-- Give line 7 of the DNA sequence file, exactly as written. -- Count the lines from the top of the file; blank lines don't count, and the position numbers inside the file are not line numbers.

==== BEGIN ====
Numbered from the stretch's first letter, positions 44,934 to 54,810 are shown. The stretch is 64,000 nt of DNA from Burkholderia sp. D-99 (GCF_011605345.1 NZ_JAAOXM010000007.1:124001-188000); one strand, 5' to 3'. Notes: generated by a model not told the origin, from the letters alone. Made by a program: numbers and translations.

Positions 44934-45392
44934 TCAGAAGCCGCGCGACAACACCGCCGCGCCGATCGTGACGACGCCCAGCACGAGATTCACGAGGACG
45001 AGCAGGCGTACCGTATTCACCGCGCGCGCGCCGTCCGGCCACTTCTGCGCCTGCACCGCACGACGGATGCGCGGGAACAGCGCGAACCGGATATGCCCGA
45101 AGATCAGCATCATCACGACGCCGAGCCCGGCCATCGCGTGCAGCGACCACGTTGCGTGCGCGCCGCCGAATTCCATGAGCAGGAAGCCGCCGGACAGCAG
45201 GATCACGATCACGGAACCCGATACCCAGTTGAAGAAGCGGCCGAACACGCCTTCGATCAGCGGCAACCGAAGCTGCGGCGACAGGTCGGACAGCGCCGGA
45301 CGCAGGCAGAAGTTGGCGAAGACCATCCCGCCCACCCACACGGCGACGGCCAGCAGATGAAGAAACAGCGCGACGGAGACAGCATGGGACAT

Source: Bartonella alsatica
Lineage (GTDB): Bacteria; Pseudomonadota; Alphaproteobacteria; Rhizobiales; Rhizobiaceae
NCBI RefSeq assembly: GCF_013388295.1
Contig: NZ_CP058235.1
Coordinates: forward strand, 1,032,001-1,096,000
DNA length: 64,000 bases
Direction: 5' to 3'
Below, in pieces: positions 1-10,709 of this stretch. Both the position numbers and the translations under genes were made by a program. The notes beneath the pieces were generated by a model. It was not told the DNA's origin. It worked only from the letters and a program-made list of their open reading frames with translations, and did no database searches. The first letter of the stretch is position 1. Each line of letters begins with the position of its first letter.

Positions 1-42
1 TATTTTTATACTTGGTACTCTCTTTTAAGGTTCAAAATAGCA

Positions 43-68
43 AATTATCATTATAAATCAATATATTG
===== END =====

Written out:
45301 CGCAGGCAGAAGTTGGCGAAGACCATCCCGCCCACCCACACGGCGACGGCCAGCAGATGAAGAAACAGCGCGACGGAGACAGCATGGGACAT